(Video of Gorka and press below.) 

GORKA: The governor supports the states' rights to craft immigration laws when the federal government has failed to do so. This president promised as a candidate to address immigration in his first year and hasn't, and waited actually til 4 and a half months before the election to put in place a stopgap measure.

QUESTION: So does he think it's wrongly decided?

GORKA: The governor supports the states' rights to do this. It's a 10th amendment issue

QUESTION: So he thinks it's constitutional?

GORKA: The governor believes the states have the rights to craft their own immigration laws, especially when the federal government has failed to do so

QUESTION: And what does he think about parts invalidated?

GORKA: What Arizona has done and other states have done is a direct result of the failure of this president to address illegal immigration. It's within their rights to craft those laws and this debate, and the Supreme Court ruling is a direct response of the president failing to address this issue

QUESTION: Does (Romney) support the law as it was drafted in Arizona?

GORKA: "The governor supports the right of states, that's all we're going to say on this issue."

QUESTION: Does he have a position on the law, or no position?

GORKA: The governor has his own immigration policy that he laid out in Orlando and in the primary which he would implement as president which would address this issue. Whereas Obama has had four years in the office and has yet to address it in a meaningful way.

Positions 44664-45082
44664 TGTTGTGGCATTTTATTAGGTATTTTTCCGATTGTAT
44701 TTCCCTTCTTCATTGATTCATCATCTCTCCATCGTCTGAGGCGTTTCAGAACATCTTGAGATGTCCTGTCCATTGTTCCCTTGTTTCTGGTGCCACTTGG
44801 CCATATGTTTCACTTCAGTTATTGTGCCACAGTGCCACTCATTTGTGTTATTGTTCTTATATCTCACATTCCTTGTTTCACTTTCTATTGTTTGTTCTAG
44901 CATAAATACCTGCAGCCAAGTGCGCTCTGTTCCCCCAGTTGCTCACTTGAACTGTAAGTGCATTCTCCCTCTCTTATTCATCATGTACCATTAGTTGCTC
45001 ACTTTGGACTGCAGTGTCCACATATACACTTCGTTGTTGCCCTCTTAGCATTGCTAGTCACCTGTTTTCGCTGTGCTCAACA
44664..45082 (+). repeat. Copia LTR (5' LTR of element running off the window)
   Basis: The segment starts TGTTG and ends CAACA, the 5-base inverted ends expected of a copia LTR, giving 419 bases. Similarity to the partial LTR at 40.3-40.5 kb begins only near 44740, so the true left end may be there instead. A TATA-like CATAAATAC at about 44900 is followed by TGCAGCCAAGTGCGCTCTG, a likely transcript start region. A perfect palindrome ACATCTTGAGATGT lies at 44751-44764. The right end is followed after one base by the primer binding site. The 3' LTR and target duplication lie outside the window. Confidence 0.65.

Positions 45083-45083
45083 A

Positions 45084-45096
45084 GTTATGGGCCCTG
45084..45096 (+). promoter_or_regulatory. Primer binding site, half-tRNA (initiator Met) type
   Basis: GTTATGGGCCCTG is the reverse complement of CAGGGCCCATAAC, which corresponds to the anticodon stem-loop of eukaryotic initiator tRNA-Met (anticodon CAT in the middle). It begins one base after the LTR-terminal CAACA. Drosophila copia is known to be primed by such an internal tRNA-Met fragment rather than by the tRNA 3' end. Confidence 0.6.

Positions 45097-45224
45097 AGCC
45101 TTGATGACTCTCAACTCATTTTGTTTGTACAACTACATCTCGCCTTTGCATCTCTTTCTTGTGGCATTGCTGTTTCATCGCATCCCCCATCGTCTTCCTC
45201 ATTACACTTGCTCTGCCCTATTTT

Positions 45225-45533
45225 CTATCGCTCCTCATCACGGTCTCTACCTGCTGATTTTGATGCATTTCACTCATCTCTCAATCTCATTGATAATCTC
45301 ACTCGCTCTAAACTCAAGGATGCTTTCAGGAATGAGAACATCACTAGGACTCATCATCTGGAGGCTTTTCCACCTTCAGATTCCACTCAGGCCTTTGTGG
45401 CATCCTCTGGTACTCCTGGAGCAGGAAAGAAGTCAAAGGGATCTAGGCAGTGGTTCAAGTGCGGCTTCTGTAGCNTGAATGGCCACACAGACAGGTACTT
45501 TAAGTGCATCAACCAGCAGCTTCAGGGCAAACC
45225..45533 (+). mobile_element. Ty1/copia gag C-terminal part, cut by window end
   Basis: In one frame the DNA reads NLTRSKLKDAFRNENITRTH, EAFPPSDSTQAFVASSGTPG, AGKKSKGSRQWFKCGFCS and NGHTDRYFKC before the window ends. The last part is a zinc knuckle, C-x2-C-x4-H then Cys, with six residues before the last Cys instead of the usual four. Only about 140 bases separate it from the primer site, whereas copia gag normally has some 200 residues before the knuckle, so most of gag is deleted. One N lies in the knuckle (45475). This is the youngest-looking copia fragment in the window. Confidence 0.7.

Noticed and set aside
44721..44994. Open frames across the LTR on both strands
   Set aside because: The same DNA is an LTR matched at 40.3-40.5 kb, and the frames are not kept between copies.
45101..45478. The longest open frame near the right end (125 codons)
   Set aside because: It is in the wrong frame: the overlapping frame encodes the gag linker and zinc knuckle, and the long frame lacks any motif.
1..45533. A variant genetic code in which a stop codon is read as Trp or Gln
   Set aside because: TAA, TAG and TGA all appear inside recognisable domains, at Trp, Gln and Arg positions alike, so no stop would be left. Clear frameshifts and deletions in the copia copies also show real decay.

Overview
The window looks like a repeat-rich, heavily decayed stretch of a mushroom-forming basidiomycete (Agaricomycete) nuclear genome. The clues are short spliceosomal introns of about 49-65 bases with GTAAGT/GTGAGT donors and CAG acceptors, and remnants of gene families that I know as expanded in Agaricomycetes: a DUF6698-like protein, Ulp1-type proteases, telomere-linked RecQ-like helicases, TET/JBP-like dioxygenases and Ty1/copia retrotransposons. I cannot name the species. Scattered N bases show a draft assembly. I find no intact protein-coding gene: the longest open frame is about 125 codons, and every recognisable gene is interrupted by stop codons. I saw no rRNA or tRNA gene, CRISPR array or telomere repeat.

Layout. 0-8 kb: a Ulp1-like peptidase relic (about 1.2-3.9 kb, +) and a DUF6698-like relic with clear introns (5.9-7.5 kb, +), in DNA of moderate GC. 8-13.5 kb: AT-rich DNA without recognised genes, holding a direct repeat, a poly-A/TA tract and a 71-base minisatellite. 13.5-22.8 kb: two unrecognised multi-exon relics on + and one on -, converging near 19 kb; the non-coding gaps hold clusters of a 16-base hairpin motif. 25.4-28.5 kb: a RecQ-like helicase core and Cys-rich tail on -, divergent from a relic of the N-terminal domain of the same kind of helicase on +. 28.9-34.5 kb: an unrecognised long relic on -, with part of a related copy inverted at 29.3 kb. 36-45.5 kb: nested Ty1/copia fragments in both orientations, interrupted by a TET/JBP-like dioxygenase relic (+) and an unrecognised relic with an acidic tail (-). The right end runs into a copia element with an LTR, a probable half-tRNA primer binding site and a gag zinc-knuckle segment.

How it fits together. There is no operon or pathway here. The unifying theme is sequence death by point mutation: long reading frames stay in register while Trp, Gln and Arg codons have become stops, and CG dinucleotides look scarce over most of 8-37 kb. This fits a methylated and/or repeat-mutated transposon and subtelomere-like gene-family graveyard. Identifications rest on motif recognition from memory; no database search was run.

QUESTION: But does the Governor have a position on the Arizona law besides supporting the right of states?

GORKA: This debate is sprung from thepresident failing to address this issue, so each state is left and has the power to draft and enact their own immigration policy.

QUESTION: But the Arizona law does very specific things, does the governor support those things that the Arizona law does?

GORKA: We've addressed this.

QUESTION: What is his position on theactual law in Arizona?

GORKA: Again, Each state has the right within the Constitution to craft their own immigration laws since the federal government has failed.

QUESTION: But does he think about the law in Arizona? You're just talking about the states right to have a law but you're not giving any position on the actual law.

GORKA: Ultimately this debate comes back down to the federal government and the president failing to address this. If the president followed through on his campaign promise to address illegal immigration in the first year, this debate wouldn»t be necessary.

QUESTION: Is it fair to say that he has no opinion on the Arizona law?

GORKA: Look, again, I»ll say it again and again and again for you. The governor understands that states have their own right to craft policies to secure their own borders and to address illegal immigration.